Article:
FULL PAPER  Internal Medicine

Feasibility of radial and circumferential strain analysis using 2D speckle tracking echocardiography in cats Hiroshi TAKANO1,2)*, Tomomi ISOGAI1), Takuma AOKI1), Yoshito WAKAO1) and Yoko FUJII1) 1)Department

of Surgery 1, School of Veterinary Medicine, Azabu University, 1–17–71 Fuchinobe, Chuo-ku, Sagamihara-shi, Kanagawa 252-5201, Japan 2)Research Fellow of the Japan Society for the Promotion of Science, 5–3–1 Kojimachi, Chiyoda-ku, Tokyo 102-0083, Japan (Received 14 May 2013/Accepted 19 October 2014/Published online in J-STAGE 6 November 2014) ABSTRACT.

The purpose of the present study is to investigate the feasibility of strain analysis using speckle tracking echocardiography (STE) in cats and to evaluate STE variables in cats with hypertrophic cardiomyopathy (HCM). Sixteen clinically healthy cats and 17 cats with HCM were used. Radial and circumferential strain and strain rate variables in healthy cats were measured using STE to assess the feasibility. Comparisons of global strain and strain variables between healthy cats and cats with HCM were performed. Segmental assessments of left ventricle (LV) wall for strain and strain rate variables in cats with HCM were also performed. As a result, technically adequate images were obtained in 97.6% of the segments for STE analysis. Sedation using buprenorphine and acepromazine did not affect any global strain nor strain rate variable. In LV segments of cats with HCM, reduced segmental radial strain and strain rate variables had significantly related with segmental LV hypertrophy. It is concluded that STE analysis using short axis images of LV appeared to be clinically feasible in cats, having the possibility to be useful for detecting myocardial dysfunctions in cats with diseased heart. KEY WORDS: feline hypertrophic cardiomyopathy, left ventricle doi: 10.1292/jvms.13-0241; J. Vet. Med. Sci. 77(2): 193–201, 2015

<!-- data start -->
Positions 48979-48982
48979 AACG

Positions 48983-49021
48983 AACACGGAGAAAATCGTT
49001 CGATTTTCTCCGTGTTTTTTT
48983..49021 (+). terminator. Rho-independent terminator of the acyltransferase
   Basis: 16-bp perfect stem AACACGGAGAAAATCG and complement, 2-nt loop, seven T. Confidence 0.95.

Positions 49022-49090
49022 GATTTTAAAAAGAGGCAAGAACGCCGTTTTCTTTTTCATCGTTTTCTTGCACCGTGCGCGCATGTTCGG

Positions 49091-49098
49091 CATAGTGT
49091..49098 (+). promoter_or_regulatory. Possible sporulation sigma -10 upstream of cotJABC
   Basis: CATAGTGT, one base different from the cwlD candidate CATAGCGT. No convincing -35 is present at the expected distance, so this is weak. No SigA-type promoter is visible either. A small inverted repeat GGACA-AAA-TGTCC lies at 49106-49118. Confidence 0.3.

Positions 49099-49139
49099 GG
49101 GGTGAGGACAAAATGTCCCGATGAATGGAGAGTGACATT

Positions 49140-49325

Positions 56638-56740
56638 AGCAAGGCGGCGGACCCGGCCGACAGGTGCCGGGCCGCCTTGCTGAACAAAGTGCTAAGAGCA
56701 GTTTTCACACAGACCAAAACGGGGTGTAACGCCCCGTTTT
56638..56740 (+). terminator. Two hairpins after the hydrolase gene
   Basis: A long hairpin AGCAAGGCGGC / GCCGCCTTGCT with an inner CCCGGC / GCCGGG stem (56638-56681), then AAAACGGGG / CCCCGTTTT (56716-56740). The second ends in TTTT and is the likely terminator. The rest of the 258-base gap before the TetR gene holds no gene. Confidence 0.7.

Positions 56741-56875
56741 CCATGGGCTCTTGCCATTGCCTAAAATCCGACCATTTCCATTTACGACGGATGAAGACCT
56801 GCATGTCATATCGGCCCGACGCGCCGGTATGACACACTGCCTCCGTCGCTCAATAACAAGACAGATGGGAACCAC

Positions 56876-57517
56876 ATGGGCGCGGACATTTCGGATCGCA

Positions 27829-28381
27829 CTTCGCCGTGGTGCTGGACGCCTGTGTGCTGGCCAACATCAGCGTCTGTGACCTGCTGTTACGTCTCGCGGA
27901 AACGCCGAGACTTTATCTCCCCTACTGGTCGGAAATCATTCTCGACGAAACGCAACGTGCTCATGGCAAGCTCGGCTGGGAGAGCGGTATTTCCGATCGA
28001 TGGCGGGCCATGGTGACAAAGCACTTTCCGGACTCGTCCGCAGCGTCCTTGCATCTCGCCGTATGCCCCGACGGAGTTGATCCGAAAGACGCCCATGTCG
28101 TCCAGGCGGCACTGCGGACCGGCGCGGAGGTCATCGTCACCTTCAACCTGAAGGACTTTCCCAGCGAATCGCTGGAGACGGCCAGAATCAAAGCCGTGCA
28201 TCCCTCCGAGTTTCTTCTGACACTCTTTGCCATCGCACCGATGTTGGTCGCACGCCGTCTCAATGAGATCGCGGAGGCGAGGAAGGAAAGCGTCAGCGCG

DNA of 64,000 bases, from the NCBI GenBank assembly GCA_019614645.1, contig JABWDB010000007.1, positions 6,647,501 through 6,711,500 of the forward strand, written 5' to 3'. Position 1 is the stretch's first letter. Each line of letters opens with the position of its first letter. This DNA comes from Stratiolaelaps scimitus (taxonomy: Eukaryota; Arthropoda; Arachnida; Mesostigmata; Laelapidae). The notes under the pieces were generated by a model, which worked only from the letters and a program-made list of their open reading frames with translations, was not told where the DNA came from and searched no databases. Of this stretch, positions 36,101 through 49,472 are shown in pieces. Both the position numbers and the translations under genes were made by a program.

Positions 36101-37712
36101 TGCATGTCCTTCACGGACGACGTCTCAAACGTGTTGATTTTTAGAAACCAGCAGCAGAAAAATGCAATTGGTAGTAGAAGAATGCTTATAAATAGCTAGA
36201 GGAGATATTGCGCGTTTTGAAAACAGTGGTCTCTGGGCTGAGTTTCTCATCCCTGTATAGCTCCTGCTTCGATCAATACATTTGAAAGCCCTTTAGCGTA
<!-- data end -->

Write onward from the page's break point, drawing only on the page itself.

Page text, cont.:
Left ventricular concentric hypertrophy (LVH) is the most common pathologic condition of cardiac disease in cats. Hypertrophic cardiomyopathy (HCM) is a major underlying cause of LVH, but LVH has numerous secondary causes, such as systemic hypertension, hyperthyroidism, aortic stenosis and acromegaly [1, 6, 13, 17, 31]. The gold standard method of morphological evaluation for LVH in clinical practice is echocardiography. LVH is generally diagnosed when the left ventricular (LV) diastolic wall thickness is 6 mm or more [1]. However, LVH of all feline patients is reportedly not symmetric in some etiologies of LVH including HCM, systemic hypertension and hyperthyroidism [1, 6, 7, 13]. In a word, LVH patterns in cats show variety. Furthermore, in the early stage of pathological conditions, hypertrophy of ventricular wall may not be obvious. For these reasons, morphological abnormalities of LV wall could not be detected by evaluations using the standard echocardiogram including B- and M-mode. To detect myocardial dysfunctions of left ventricle in its early stage, the availability of tissue Doppler imaging (TDI) has been assessed in cats [20, 21, 38, 43]. However, in TDI, feasible measurement sites are limited, because of angle dependence. Speckle tracking echocardiography (STE) is an approach designed to assess myocardial functions of the ventricle and atrium using speckle patterns of myocardial *Correspondence to: Takano, H., Japan Animal Specialty Medical Institute Inc. (JASMINE), 2–7–3 Nakagawa, Tuduki, Yokohama, Kanagawa 024-0001, Japan. e-mail: [email protected] ©2015 The Japanese Society of Veterinary Science This is an open-access article distributed under the terms of the Creative Commons Attribution Non-Commercial No Derivatives (by-nc-nd) License .